A Lifetime Passion For Motor Sport – by KB Hill

Jeff Whitten and his wife Betty are among the first people I run into when I arrive at the cricket each Saturday.


Understandably so….considering that three of their grandsons are an integral part of Rovers-United-Bruck’s A-Grade side. As each of them has grown up with a bat and a shiny red Kookaburra in his hands , I presumed that Jeff was also something of a fanatic.


“Not really,” he says. “I come along to support the boys and their mates, but I’ve never really understood the intricacies of cricket. Motor sport is my passion.”


For as long as he can remember, anything that’s propelled by a motor has sparked his enthusiasm. It’s even prompted him to write two books, and co-author another, with his son Pete.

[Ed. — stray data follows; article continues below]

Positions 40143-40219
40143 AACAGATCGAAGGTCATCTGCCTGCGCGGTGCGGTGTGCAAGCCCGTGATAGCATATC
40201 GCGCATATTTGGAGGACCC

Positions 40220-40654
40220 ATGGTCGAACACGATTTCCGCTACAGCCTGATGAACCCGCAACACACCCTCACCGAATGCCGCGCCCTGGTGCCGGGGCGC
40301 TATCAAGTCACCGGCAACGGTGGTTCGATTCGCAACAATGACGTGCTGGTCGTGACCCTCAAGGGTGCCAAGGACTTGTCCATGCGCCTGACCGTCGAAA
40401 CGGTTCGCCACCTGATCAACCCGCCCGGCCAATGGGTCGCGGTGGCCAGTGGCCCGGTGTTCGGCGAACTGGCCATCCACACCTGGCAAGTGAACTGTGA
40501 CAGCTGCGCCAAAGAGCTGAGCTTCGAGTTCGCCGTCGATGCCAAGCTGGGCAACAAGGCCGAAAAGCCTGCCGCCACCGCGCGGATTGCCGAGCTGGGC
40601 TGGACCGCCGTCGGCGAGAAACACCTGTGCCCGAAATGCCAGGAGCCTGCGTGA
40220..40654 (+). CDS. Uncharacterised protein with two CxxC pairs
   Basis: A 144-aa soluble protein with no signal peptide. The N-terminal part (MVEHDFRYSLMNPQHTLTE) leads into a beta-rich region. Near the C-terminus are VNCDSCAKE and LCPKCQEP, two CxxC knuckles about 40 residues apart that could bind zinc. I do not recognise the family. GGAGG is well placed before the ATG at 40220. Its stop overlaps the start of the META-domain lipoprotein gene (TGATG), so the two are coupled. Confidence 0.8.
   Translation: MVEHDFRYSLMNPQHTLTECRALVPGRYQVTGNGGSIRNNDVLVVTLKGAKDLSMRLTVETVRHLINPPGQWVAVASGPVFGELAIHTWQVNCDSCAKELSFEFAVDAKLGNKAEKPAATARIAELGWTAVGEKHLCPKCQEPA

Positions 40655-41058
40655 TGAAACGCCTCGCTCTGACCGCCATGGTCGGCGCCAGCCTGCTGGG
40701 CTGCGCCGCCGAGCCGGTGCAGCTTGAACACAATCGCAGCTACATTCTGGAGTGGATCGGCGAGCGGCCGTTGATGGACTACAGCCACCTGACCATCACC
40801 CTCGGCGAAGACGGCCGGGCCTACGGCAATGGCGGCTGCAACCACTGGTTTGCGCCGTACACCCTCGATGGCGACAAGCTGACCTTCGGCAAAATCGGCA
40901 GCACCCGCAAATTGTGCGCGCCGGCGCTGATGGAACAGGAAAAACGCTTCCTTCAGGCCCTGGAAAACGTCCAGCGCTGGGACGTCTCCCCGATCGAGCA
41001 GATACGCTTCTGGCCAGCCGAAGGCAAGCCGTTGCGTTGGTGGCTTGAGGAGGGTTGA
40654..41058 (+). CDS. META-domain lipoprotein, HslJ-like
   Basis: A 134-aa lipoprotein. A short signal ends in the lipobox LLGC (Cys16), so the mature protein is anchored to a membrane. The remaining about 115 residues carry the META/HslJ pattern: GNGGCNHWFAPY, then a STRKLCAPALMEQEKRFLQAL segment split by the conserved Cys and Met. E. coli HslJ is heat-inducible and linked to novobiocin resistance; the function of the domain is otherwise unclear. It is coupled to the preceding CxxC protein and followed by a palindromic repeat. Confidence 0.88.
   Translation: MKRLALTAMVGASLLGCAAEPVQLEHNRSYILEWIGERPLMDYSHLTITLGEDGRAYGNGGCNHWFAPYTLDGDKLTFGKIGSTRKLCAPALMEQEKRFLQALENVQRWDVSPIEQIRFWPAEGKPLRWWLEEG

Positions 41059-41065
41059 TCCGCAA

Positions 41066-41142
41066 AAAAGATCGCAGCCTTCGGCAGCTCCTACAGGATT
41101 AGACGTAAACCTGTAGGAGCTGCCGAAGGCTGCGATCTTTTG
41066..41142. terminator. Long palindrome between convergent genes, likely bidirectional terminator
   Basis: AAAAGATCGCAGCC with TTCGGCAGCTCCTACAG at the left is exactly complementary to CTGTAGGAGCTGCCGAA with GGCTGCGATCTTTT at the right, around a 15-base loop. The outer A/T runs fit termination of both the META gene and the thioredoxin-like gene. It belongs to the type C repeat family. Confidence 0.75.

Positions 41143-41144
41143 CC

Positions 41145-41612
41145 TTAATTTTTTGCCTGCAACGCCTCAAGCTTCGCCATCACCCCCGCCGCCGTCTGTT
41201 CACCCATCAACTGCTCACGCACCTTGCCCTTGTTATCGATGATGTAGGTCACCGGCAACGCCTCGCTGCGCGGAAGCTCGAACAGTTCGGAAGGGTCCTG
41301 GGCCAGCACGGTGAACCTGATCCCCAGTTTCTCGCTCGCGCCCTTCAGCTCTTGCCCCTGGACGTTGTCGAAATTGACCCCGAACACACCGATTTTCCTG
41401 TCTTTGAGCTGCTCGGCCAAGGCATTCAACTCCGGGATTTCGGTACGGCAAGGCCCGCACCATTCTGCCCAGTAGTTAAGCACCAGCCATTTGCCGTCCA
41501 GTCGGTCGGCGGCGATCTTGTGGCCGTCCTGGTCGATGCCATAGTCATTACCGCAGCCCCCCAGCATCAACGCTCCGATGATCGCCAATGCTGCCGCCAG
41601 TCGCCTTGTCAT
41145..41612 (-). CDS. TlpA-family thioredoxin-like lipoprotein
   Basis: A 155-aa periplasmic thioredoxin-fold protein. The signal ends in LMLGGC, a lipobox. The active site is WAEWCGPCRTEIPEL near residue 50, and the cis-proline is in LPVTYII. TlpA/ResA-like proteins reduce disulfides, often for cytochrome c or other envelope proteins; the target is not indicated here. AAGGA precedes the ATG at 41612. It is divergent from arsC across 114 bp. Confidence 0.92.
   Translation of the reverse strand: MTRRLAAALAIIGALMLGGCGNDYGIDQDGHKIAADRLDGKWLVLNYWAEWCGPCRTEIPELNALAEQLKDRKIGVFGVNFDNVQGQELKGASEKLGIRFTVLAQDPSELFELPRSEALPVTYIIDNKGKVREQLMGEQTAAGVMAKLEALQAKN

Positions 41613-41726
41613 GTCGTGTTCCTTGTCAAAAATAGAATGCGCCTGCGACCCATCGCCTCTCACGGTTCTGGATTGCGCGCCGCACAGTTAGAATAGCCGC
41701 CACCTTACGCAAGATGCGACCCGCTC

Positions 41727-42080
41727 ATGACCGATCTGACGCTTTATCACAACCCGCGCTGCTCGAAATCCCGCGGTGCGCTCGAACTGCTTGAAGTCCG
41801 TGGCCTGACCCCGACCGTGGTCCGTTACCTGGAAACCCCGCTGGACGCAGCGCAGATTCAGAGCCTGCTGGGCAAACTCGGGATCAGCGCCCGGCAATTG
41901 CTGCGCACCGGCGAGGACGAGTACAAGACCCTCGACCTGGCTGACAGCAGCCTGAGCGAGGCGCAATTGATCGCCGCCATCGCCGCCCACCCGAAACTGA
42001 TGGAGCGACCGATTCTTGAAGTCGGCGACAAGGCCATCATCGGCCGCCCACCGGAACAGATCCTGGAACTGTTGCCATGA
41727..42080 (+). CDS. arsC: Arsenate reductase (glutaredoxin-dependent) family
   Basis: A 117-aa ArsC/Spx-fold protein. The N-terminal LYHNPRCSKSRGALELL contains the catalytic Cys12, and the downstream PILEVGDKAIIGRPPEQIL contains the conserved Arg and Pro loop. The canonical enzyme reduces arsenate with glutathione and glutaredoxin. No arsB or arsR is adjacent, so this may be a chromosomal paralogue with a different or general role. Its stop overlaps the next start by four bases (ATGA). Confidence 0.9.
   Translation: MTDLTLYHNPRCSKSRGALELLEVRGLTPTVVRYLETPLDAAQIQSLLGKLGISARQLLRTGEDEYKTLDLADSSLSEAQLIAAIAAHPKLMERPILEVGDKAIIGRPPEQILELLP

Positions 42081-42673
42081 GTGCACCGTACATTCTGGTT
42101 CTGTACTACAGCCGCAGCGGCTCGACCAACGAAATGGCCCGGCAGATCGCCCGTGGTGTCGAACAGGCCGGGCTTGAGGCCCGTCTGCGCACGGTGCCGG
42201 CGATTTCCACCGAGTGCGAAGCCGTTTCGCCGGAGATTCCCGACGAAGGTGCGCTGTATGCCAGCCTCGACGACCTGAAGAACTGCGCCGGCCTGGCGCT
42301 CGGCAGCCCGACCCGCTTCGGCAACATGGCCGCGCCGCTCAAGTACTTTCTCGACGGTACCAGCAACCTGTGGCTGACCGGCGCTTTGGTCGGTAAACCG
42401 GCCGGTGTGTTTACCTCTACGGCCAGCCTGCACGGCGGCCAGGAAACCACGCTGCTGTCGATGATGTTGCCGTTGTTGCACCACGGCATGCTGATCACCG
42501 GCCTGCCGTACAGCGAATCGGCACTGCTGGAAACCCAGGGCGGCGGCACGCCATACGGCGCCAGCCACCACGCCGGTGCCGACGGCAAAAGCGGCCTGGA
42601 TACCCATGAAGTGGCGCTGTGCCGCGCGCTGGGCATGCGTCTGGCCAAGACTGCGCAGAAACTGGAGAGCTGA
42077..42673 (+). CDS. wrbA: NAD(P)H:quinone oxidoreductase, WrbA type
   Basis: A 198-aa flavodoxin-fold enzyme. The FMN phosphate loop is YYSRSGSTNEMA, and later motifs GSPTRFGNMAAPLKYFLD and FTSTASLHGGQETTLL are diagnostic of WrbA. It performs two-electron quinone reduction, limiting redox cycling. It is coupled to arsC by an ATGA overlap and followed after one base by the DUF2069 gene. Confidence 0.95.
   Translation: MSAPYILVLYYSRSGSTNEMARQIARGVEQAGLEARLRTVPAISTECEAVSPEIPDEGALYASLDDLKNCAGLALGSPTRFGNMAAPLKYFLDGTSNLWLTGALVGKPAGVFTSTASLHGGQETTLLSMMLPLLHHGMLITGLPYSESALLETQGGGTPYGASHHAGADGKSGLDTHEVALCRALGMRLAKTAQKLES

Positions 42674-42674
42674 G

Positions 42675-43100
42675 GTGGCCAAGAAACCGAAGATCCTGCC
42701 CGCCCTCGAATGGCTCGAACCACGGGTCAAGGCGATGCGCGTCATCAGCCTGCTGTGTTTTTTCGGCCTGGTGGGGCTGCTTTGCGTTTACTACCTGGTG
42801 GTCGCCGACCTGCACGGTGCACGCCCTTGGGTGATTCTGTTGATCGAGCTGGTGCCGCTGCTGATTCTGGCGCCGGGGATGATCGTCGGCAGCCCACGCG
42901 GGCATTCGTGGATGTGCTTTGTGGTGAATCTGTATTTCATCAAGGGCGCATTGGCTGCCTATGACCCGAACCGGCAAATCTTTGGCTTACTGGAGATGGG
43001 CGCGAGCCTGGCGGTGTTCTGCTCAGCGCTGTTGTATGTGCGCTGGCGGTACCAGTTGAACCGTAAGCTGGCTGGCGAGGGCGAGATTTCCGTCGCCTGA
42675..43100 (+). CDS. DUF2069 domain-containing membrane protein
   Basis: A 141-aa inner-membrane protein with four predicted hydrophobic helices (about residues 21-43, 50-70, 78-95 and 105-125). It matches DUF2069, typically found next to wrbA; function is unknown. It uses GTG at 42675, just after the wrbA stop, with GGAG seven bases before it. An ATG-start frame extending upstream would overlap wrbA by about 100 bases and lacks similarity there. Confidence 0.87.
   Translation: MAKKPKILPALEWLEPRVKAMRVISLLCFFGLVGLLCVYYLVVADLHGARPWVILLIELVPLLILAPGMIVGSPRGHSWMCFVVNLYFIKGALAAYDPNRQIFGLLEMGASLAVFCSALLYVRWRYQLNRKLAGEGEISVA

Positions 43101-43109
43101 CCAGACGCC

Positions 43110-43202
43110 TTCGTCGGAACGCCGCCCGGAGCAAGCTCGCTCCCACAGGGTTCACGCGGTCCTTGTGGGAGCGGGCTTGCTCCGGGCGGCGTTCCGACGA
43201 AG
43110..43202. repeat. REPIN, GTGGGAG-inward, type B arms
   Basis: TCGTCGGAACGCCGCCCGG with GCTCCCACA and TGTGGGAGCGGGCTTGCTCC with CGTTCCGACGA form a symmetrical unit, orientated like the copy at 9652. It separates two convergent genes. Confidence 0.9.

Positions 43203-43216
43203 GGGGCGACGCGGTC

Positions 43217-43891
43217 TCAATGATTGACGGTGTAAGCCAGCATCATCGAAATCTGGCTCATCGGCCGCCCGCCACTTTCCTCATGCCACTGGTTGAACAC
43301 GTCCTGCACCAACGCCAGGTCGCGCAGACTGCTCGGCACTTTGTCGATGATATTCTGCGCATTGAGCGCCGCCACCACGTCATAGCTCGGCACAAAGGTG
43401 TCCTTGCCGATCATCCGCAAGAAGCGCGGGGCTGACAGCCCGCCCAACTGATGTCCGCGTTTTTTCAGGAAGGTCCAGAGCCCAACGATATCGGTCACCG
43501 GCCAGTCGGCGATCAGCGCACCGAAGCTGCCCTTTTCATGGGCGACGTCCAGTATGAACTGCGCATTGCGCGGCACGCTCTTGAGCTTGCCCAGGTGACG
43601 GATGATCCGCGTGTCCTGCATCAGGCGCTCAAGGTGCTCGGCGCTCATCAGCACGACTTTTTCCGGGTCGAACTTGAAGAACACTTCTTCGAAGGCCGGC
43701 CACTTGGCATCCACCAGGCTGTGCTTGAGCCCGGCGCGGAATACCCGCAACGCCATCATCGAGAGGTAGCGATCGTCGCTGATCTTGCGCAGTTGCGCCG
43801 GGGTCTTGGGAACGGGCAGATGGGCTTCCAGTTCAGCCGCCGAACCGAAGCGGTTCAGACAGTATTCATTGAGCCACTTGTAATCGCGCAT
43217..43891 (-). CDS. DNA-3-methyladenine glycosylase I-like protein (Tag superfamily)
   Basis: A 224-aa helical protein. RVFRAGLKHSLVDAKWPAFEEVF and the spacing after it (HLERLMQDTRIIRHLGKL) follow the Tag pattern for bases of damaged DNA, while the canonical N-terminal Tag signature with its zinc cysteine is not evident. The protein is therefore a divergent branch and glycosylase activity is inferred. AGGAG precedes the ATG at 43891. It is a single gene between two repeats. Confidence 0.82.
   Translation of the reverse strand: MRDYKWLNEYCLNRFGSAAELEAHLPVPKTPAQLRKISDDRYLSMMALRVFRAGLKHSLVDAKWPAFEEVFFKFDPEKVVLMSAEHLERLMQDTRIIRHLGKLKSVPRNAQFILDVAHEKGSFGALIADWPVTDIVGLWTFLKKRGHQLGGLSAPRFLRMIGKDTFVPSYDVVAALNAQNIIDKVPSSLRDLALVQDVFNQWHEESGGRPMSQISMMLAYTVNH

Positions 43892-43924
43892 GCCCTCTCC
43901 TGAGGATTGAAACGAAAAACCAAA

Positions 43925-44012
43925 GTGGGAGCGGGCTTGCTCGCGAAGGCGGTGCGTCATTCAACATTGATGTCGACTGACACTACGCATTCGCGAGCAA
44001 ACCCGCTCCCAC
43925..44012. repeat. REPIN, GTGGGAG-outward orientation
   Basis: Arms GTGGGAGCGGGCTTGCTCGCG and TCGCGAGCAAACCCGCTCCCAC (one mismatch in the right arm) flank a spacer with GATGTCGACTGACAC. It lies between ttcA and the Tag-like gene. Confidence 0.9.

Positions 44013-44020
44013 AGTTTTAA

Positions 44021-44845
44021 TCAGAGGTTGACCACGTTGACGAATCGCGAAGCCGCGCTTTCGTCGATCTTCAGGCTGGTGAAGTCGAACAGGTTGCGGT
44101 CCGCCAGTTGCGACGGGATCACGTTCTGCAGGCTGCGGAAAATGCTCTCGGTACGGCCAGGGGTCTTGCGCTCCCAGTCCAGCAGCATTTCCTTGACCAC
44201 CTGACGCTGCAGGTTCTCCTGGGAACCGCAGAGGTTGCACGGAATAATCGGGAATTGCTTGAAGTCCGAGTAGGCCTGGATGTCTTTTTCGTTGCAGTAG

That’s a labour of love!… I suggest having a yarn about his involvement in the sport, but he initially baulks at the prospect……. doesn’t want to be seen as ‘blowing his bags’, he explains. A few days later I’m out at his home, surrounded by a treasure trove of Memorabilia and North-Eastern Car Club scrap-books…………




As a lad who was drawn to anything relating to cars, Jeff’s interest was obviously piqued by the tales of the characters who abounded in post-war Wangaratta. In that swashbuckling era, risks were taken and blind eyes turned.


…..Like the time local legend, Bill Higgins, accepted a wager that he could drive his 1922 Bentley Tourer along the Murphy Street footpath from Callander’s (now the Post Office) to Snadden’s Corner (Hollywood’s). He won the bet but, in the process, was rebuked by the constabulary, with a warning not to attempt similar acts of audacity……